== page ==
North Carolinas community colleges are a hidden gem

Area-centric programs offered through North Carolina community colleges help provide students with guaranteed job opportunity.

Eamon Queeney—North State Journal
Faculty and students come and go a week before classes start in the Student Services Center on main campus of Wake Technical Community College in Raleigh on Aug. 11. Established in 1958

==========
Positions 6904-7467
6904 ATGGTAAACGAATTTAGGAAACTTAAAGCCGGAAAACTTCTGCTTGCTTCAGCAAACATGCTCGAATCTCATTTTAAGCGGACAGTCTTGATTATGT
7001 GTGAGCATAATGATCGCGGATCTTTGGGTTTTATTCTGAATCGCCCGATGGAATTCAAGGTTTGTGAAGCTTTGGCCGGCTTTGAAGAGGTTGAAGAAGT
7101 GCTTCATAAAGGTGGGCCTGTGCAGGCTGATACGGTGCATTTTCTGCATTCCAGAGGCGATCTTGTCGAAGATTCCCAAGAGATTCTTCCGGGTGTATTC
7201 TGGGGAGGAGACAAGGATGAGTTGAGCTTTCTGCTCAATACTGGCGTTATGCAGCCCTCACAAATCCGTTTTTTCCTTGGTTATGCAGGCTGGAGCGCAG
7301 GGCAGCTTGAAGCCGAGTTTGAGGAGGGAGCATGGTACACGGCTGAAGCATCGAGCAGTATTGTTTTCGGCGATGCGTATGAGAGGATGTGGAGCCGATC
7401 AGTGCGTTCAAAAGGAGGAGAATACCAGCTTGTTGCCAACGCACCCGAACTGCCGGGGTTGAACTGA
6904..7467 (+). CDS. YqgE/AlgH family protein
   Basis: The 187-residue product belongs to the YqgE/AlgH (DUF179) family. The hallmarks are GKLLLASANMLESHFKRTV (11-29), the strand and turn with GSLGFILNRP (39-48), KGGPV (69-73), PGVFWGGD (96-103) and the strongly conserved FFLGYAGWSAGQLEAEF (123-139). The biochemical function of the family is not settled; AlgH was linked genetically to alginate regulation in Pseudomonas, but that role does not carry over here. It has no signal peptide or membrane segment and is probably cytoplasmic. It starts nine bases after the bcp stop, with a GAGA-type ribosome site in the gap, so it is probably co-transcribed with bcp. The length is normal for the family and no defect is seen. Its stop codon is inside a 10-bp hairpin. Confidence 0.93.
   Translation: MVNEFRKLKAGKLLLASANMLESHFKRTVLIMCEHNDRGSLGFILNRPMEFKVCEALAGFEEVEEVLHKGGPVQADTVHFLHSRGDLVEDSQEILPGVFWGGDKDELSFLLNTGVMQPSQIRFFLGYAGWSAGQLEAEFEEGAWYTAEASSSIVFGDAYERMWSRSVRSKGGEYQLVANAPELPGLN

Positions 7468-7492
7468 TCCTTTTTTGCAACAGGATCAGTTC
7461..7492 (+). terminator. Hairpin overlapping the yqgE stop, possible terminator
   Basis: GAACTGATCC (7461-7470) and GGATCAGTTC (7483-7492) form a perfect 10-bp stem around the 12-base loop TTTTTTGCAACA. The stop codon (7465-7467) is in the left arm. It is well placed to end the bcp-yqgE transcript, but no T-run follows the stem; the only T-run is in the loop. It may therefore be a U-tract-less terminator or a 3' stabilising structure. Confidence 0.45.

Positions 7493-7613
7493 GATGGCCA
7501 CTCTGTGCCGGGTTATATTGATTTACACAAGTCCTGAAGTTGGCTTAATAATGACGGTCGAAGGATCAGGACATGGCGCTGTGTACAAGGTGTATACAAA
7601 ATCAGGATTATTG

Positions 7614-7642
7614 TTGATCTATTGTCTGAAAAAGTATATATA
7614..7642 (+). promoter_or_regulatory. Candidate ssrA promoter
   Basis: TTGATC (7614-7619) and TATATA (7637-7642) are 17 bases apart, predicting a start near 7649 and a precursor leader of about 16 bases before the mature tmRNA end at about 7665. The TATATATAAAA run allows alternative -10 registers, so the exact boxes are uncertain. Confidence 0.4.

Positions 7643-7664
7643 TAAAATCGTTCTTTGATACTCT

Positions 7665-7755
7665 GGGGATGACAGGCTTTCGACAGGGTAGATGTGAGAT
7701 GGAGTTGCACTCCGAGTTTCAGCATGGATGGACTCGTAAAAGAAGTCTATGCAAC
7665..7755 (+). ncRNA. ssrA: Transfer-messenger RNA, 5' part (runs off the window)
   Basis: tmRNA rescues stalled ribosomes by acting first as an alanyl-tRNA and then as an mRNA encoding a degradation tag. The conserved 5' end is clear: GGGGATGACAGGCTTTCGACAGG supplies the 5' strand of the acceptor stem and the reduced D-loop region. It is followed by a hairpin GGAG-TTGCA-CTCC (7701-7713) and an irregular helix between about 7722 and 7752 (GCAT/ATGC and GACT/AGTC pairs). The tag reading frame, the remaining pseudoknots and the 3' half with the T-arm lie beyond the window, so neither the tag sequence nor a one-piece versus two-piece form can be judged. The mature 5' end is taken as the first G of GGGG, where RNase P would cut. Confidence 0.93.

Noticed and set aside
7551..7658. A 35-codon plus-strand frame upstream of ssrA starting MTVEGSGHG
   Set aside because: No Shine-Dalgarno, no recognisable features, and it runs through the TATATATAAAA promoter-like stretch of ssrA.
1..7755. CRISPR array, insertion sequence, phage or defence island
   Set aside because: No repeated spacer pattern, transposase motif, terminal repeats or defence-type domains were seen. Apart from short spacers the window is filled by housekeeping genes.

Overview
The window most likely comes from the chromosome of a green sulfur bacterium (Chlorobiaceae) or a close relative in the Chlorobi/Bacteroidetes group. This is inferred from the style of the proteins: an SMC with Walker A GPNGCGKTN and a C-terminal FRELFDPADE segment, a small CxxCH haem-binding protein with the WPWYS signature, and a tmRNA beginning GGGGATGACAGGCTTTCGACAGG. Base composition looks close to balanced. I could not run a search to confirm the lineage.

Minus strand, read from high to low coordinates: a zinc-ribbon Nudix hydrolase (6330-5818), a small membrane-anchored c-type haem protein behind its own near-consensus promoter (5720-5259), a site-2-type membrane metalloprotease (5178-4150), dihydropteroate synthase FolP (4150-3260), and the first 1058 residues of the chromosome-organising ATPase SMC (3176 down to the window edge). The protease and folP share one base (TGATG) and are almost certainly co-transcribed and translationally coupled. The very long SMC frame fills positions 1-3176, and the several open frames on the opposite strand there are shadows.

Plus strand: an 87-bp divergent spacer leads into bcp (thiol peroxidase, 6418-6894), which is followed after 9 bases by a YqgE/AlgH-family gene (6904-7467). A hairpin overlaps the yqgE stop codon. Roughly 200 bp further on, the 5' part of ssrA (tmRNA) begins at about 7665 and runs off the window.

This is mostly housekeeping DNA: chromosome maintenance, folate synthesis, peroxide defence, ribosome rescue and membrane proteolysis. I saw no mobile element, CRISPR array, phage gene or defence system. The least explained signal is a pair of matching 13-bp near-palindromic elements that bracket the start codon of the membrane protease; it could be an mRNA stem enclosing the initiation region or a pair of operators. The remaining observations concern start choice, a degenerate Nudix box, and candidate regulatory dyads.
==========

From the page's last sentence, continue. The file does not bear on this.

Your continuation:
CHARLOTTE – In 1957, the North Carolina General Assembly adopted the first Community College Act. Today, it’s the third largest system in the nation with 58 public community colleges and an annual enrollment of 730,000. The N.C. Community College System has long been viewed as an opportunity for higher education by those who don’t want to pursue a traditional, four-year baccalaureate. However, recently the community college system has also been popular for students who see it as a cost-effective step toward a four-year degree and higher. While community colleges typically train students for industry-related jobs or a potential transfer to a four-year university, N.C.’s system revolves around innovative, area-centric curriculum.Boat manufacturing, nanotechnology, viticulture – these are actual programs offered across N.C. to help students monopolize on central industries of their area while providing degrees so specific, job security is almost guaranteed. In fact, getting students to actually finish certain programs is becoming a problem because employers will propose a job offer before completion, according to Linda Weiner, Vice President of Engagement and Strategic Innovation for N.C. Community Colleges. It’s a particular issue with the welding industry, where once a student reaches a certain level of training, they will naturally choose employment and steady pay over school. To encourage program completion while still continuing to supply the industry with ready-made workers, Weiner said they are developing the career pathway concept.”Working with our K-12 and workforce development partners…the concept provides a clearly defined path to a successful career but allows students to move on and off the pathway as life demands.”With community colleges at North Carolinians convenience, a rise in unique programs attract students and adults seeking to learn a specific skill. In the heart of Yadkin Valley and N.C. wine country, Surry Community College is home to the N.C. Center for Viticulture and Enology. Craft beer is also a growing industry. Many community colleges like Nash, Rockingham, Blue Ridge, and notably AB Tech offer programs in brewing and distilling. AB Tech also has a “mini-hotel” on campus to train students in the hospitality management program. Students can even learn specific skills for small industries. Montgomery Community College’s gunsmithing program is nationally known. Carteret Community College offers a program in boat manufacturing. Programs working directly with local businesses are on the rise. Craven Community College partnered with Bosch to offer a robotics training program for their new line of dishwashers. Today, Craven offers “basic” and “advanced” robotics. Lenoir Community College offers the ConEd Aerospace Manufacturing and Repair to train students for industry employment, specifically at Spirit Aerosystems, FRC East at the Marine Corps Air Station Cherry Point, AAR and Mountain Air Cargo.”That’s why the word community is so important…Each college is the absolute best college for their respective service area because they reflect the needs and demands of that area,” said Weiner. “Our focus on serving our communities really is the heart and soul of our system.”